From: Howard Hinnant (hinnant_at_[hidden])
Date: 2002-02-05 21:44:38
On Tuesday, February 5, 2002, at 07:09 PM, Howard Hinnant wrote:
> They are not close to optimal at all if T is a light weight class with
> move semantics (like auto_ptr). In this case your alternatives are 2
> and 3 times slower.
On Tuesday, February 5, 2002, at 08:43 PM, Rainer Deyke wrote:
> No: the time needed to move 'x' is likely to be dominated by the time
> needed to make room for 'x'.
"Likely" is subject to debate. We were discussing this method:
vector::insert(iterator position, size_type n, const value_type& x);
The minimum time needed to make room for x is O(end()-position). The
minimum time needed to move x is O(n). It all depends on the input
parameters to insert.
But very well. Let's review:
> There are three ways of dealing with this specific problem:
> 1. If any exceptions are thrown by the copy operation, catch it, move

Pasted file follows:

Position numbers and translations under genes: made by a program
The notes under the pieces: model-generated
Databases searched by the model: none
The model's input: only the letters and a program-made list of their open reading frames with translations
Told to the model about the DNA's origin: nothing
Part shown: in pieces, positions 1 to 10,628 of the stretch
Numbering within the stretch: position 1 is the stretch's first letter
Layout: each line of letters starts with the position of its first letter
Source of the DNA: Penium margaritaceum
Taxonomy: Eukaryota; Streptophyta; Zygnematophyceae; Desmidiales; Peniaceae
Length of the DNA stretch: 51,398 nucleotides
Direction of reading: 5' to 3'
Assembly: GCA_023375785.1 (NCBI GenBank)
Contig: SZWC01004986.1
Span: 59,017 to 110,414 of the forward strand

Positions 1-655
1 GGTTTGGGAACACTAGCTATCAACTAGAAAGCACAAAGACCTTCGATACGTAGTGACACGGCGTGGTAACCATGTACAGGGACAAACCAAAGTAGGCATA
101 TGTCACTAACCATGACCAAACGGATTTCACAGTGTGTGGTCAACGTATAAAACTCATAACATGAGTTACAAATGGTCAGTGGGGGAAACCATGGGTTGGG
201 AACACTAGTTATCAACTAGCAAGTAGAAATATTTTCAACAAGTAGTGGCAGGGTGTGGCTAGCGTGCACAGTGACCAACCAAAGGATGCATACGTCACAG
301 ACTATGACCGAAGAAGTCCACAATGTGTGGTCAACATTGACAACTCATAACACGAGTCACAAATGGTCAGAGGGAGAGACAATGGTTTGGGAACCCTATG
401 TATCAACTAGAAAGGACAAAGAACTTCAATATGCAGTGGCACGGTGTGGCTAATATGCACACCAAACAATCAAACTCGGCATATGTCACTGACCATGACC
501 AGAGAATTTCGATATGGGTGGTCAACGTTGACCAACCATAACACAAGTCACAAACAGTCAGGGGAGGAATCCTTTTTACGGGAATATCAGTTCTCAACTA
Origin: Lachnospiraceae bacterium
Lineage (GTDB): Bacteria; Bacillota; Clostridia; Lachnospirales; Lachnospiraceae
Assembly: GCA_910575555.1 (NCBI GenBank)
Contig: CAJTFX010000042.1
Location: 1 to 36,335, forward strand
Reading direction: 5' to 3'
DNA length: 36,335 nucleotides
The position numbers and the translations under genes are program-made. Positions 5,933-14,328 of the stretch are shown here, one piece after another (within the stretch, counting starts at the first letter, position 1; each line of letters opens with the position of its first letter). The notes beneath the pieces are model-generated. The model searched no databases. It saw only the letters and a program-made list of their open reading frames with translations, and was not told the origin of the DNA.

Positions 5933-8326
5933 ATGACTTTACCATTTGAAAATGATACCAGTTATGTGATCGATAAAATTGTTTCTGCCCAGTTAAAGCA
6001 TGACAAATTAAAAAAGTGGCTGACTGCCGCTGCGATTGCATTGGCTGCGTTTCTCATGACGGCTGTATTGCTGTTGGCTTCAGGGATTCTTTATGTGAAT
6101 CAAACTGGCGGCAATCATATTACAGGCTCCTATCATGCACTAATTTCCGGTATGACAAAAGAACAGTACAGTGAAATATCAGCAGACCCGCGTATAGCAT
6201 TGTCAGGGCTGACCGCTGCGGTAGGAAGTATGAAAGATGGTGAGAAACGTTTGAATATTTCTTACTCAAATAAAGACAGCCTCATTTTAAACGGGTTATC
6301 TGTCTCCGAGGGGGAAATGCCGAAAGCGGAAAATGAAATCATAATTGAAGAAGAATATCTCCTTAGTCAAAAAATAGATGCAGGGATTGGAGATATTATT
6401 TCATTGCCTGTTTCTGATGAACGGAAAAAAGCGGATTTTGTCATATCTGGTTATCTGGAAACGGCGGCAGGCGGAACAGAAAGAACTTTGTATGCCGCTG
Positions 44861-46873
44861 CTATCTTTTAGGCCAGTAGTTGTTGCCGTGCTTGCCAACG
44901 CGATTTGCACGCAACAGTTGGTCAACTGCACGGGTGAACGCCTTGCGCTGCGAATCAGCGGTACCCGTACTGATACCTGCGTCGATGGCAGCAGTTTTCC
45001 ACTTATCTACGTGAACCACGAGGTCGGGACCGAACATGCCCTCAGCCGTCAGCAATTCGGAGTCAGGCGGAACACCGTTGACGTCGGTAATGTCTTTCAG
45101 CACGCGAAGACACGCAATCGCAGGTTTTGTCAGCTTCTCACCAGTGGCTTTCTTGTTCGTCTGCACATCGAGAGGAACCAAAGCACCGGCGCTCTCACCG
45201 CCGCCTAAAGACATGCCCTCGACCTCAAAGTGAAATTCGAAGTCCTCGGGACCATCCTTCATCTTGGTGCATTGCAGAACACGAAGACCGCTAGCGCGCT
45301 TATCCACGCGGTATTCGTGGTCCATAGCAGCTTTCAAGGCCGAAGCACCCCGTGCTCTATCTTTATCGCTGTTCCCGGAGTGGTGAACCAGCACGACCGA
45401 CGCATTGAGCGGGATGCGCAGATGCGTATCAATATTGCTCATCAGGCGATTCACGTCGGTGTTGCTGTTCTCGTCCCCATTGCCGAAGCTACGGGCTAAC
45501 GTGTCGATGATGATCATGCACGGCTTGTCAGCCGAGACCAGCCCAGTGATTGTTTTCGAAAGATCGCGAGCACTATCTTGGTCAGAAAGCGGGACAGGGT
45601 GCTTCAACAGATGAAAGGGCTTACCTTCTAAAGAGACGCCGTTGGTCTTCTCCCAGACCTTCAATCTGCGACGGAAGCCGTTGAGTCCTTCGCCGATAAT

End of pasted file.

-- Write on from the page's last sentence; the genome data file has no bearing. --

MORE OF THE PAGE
> all elements back into their original position, and rethrow.
Still has code size larger than necessary, and complexity that is more
than necessary. Without going into all the gory details, section E.3.2
of Stroustrup's "The C++ Programming Language"
(http://www.research.att.com/~bs/3rd_safe0.html) says it much better
than I could ever hope to.
> 2. Copy 'x' first, then move the elements, then move the copy of 'x'
> into place.
Still requires an auxillary buffer to copy x into first. The "make
room" O(end()-position) part is as optimal as possible. The O(n) part
is twice as expensive as the minimum.
The auxillary buffer blows this option out of the water. If the copy
constructor and assignment operator of x are no-throw, and if the
capacity of the vector can handle the insert (as is the assumption for
this particular discussion) then insert does not throw. So obtaining
the auxillary buffer becomes problematic.
> 3. push_back 'x' and use 'std::swap' to fix the order of the vector
> elements. This requires no move operation.
There is an O(n) expense to copy the x into the vector. This is as
optimal as possible. The next step is an inplace rotate which the
standard says will take at most end()-position + n swaps (25.2.10/4).
Each swap consumes 3 assignments.
Compare these alternatives to "option 4": Move elements out of the way
leaving constructed elements in their path. Copy assign the x into
O(end()-position) move out of the way. O(n) copy assign into place.
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